The setting of the novel is provided by the
in the village of Hayslope , and Snowfield and Stoniton in the county of Loamshire , in the English Midlands where the novelist had been bred and brought up, with the characters, scenes and sights of which she had been familiar since her childhood, and which had fertilised her imagination. Indeed, the rendering of these country places is so faithful and the evocation of the Midland flavour is marked with such fidelity, that when the novel was first published anonymously, it was at once felt that its writer must be a resident of those parts, and many conjectures as to its authorship were made. No one, of course, suspected that an unknown and inexperienced, woman, like Mary Evans, was the authoress. Various landmarks of the places mentioned above have been given, and devoted scholars and George Eliot-lovers have visited the county of Stonyshire Midlands and tried to identify the villages and the counties with their real counterparts. However, all such attempts have remained futile, for Hayslope, Broxton Stoniton, etc., are dream countries or “countries of the mind”. It is reality transmuted, glorified and modified by the imagination of the novelist.
The canvas of the novel is a crowded one, there being a number of characters both major and minor. First, there are the Bedes, village carpenters. The family consists of Adam Bede, the central figure, his brother Seth Bede, and mother Lizbeth and father Thias Bede. Then there are the Poysers, tenants of the Hall Farm. The group consists of Mr. Martin Poyser, his old father, his wife Mrs. Poyser—an immortal figure of fun—their two nieces Dinah Morris and Hetty Sorrel, and their children, Totty and others. Another group consists of the old Squire or landlord of the village and his grandson Arthur Donnithorne heir to the state. They live at The Chase with a number of attendants. Rev. Mr. Irwine, the Rector of Hayslope and Broxton, his old mother Mrs. Irwine a majestic lady, and his two unmarried sisters complete the list of characters who occupy the front of the stage. In the background, are such figures as Bartle Massey, the school-teacher. Jonathen Burgess, the carpenter, “wiry” Ben, a romping girl called Bess, Molly, the maid servant, and a number of other minor figures. Through these characters, George Eliot has given us a cross-section of village society, of its various professions and occupations, of its sorrows and sufferings of its joys, traditions and customs, of its jealousies and tragedies and of its narrowness and conservation. In this way has the novelist presented a faithful picture of the life and society of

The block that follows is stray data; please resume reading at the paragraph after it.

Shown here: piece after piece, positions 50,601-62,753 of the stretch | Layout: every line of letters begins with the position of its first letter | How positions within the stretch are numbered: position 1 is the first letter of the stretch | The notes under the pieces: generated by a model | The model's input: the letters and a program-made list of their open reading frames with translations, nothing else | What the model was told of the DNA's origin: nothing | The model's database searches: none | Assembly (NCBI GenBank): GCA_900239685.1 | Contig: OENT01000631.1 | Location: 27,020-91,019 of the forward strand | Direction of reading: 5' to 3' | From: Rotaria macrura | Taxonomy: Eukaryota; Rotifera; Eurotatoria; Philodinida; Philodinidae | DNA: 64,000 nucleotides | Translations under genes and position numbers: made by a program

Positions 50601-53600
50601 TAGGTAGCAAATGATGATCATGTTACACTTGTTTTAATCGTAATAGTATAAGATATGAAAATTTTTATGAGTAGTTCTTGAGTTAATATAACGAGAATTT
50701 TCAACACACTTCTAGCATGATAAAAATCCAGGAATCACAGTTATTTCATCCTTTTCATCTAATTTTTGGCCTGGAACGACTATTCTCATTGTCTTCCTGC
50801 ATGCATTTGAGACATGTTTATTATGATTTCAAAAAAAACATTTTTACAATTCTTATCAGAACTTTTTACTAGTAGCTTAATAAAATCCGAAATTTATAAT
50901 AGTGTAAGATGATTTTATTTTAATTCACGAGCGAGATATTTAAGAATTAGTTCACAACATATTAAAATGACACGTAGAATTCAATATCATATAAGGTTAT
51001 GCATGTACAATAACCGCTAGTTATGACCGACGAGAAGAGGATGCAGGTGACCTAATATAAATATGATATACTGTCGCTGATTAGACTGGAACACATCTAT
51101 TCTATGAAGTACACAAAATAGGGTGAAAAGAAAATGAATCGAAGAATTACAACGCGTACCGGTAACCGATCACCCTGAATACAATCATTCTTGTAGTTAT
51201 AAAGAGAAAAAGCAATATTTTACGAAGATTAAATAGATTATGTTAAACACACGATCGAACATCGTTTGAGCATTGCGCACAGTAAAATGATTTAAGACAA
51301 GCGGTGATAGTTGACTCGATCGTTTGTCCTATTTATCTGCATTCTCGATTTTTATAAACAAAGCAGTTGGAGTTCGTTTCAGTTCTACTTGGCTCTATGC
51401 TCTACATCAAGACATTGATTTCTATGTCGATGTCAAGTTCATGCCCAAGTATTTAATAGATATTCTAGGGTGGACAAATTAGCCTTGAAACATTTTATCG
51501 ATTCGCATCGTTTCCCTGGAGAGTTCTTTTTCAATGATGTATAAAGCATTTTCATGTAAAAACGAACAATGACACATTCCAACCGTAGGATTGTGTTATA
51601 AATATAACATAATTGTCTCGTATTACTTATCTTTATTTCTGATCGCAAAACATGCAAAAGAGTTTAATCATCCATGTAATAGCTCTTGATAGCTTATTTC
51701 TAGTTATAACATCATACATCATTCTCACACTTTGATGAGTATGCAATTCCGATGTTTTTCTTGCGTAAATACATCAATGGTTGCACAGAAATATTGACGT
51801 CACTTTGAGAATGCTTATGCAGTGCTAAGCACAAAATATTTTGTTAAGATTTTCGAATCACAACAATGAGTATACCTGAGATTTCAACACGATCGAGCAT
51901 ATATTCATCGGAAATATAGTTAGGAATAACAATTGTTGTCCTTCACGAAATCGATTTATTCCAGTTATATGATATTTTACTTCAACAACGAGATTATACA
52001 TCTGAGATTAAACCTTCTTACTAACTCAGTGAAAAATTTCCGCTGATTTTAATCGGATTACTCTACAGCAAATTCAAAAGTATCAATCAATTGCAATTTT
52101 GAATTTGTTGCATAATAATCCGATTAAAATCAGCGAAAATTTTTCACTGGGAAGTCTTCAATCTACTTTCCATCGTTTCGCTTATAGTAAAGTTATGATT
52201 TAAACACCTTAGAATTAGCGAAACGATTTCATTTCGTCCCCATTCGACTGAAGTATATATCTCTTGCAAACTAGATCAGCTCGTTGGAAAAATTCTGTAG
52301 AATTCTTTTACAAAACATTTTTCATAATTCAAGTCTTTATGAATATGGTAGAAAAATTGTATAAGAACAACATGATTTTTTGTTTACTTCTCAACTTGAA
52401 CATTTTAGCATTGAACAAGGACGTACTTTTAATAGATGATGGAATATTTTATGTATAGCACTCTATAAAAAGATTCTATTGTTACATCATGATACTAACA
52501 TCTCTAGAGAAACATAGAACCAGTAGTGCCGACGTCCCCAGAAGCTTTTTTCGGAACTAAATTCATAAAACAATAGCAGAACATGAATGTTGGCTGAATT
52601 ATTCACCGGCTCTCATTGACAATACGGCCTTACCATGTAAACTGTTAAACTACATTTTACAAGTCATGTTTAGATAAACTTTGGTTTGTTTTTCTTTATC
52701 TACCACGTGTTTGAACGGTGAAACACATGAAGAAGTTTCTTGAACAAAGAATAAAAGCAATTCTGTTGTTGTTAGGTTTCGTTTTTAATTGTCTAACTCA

Midlands, as she knew it.